10 Tips for Solo Woman Travel
Chasing Away the Travel Burnout Blues
By Leyla Giray
| Stop traveling for a bit, relax, and read a book.
After a few months or sometimes years of solo travel, you might get fed up.
That’s right: the bus station might not look as bustling, the food as exciting, or the foreign faces so engaging. You may not feel like doing much.
In fact, the thought of getting through yet another day with your neighbor’s chickens on your lap may be downright irksome.
Beware—you may have travel burnout!
Don’t worry, it happens to many of us who spend time on our own on the road.
The good news? There’s plenty we can do about it.
- Put down roots
Settling down, even for a week or two, can work wonders. See the sights, develop a daily routine, choose a favorite breakfast café—in other words, become part of the world around you rather its spectator. After you have sat still for a while, your itchy feet might just get the better of you again.
- Slow down—or speed up
If you have been zipping around the continent cramming in every possible adventure, slow down and smell the air. Conversely if you have been languorously wandering from village to village, it might be time to pick up the pace. Either way, change might swish you right out of your torpor.
- Make a friend—or two
A walk into your hostel’s lobby or a visit to a women’s gathering spot—the riverside, the market or a women’s group—might just do the trick. You may not be burned out, you may just be lonely! A bit of good old-fashioned companionship might lift your spirits just enough to go on.
That’s right. Luxuriate, explore the lushness of your surroundings, throw your budget out the window. Get a massage or your hair done. Have brunch in a 5-star hotel restaurant. Sink yourself into a bubble bath or visit the local baths. You will be so mellow you might forget why you went!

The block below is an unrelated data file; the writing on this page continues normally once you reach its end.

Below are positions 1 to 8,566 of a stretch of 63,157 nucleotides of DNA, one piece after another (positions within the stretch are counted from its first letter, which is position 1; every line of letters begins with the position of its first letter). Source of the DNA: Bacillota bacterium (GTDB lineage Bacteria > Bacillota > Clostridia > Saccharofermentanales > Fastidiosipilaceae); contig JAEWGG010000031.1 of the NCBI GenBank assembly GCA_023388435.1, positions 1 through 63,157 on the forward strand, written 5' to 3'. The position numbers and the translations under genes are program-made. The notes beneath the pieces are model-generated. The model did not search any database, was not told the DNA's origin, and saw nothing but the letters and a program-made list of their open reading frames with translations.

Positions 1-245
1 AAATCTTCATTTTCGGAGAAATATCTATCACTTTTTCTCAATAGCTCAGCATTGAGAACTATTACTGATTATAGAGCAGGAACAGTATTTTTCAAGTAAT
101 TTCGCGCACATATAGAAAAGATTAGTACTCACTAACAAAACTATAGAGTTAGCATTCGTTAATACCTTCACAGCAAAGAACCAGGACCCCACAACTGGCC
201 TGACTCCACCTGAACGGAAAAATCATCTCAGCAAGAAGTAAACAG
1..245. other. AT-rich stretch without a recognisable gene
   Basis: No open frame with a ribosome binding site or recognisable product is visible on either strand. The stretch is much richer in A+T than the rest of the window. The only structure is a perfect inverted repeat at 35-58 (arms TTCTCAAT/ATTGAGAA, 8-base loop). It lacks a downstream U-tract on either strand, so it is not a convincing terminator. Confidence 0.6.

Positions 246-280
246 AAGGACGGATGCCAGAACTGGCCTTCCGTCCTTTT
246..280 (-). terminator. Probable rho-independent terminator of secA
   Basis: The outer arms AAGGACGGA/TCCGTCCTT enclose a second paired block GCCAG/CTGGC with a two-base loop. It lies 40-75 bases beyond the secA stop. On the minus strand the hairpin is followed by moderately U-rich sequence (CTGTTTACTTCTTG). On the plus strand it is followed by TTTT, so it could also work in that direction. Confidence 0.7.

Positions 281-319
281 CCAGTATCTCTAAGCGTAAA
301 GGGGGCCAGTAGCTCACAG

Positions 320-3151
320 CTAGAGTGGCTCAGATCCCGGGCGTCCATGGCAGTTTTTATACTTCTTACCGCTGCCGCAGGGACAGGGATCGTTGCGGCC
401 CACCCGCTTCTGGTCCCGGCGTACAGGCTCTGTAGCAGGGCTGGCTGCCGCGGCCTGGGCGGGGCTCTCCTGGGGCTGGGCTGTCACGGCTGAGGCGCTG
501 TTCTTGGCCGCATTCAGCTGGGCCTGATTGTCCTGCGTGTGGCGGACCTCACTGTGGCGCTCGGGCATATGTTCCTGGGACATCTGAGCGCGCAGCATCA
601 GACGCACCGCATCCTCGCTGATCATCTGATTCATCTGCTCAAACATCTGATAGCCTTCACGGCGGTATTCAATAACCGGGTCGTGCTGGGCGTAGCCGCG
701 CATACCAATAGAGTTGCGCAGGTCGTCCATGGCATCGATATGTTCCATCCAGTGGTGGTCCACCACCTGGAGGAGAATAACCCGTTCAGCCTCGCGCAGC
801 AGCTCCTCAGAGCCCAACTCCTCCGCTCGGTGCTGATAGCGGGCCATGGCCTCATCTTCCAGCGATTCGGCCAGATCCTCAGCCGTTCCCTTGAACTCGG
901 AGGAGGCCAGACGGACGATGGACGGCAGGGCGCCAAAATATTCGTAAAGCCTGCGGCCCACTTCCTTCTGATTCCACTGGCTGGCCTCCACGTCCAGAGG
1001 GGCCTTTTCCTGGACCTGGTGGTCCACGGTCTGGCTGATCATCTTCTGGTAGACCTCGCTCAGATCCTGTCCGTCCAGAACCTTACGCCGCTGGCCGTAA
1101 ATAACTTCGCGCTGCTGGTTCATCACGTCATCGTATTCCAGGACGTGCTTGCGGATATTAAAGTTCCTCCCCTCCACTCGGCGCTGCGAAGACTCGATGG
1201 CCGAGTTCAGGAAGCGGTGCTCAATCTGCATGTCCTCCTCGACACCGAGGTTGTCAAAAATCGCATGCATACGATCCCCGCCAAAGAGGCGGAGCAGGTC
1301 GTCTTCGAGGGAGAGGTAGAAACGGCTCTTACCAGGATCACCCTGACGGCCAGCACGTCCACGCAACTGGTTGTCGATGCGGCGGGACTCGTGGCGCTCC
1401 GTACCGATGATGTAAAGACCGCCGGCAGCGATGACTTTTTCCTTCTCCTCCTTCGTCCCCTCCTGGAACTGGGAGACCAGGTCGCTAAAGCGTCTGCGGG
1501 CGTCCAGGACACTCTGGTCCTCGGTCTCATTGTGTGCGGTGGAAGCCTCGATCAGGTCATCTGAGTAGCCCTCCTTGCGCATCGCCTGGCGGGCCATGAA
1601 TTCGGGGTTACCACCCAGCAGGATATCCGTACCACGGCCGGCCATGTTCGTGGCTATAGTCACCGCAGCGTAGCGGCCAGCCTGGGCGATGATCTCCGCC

- Go inside. Yourself.
We may travel so much we lose ourselves. Any external stimulus becomes stronger than what we feel inside. It may be time to change perspectives and start looking at the world from the inside out. A meditation or yoga course, perhaps? Or a week or two at a silent retreat?
- Learn something new
Getting your mind into gear may give your days more focus. Learning a new language, even if just for a few weeks, can force you to concentrate on something other than the peeling paint on your walls. You can learn to dance, play a new instrument, sculpt or weave. It does not matter what you do—what matters is that you do something.
- Write about it
At times all it takes to shift our mood is to externalize it—get it out of ourselves and onto paper (or screen, if you have got your laptop with you). Go sit in that favorite café and pull out your journal. Find that café and blog. Write about how you feel, what you think, why you are where you are. Do not be surprised if that blue mood begins to lift.
- Do something for someone
It could be as simple as helping a new arrival find her way around town or offering to help your hostel owner translate the rule book into English. It does not matter. By offering to help someone, we shift the focus from ourselves to someone else—usually with positive results.
This is an extension of the above. Help someone—in a big way. Offer to teach an English class to children for a week or two. Offer your services to a community group. Help clear a beach of garbage.
- Fall in love
This may be the ultimate blues chaser: unfortunately, it may be slighter harder to manufacture than any of the others above! Still, finding a soul mate on the road could be an—albeit radical—way of lifting your spirits higher, and higher, and higher.
There’s no denying the travel blues when they hit—but there's plenty you can do to change the color of the glass you are looking through.
Leyla Giray is a development professional and former journalist. She edits the imaginative and offbeat website, Women on the Road, for women who love to travel solo. A few years ago she quit her job, sold everything off, and left for Cape Town on her own, armed with a one-way ticket. Three years and 27 countries later, she found her way home, which these days is rural France.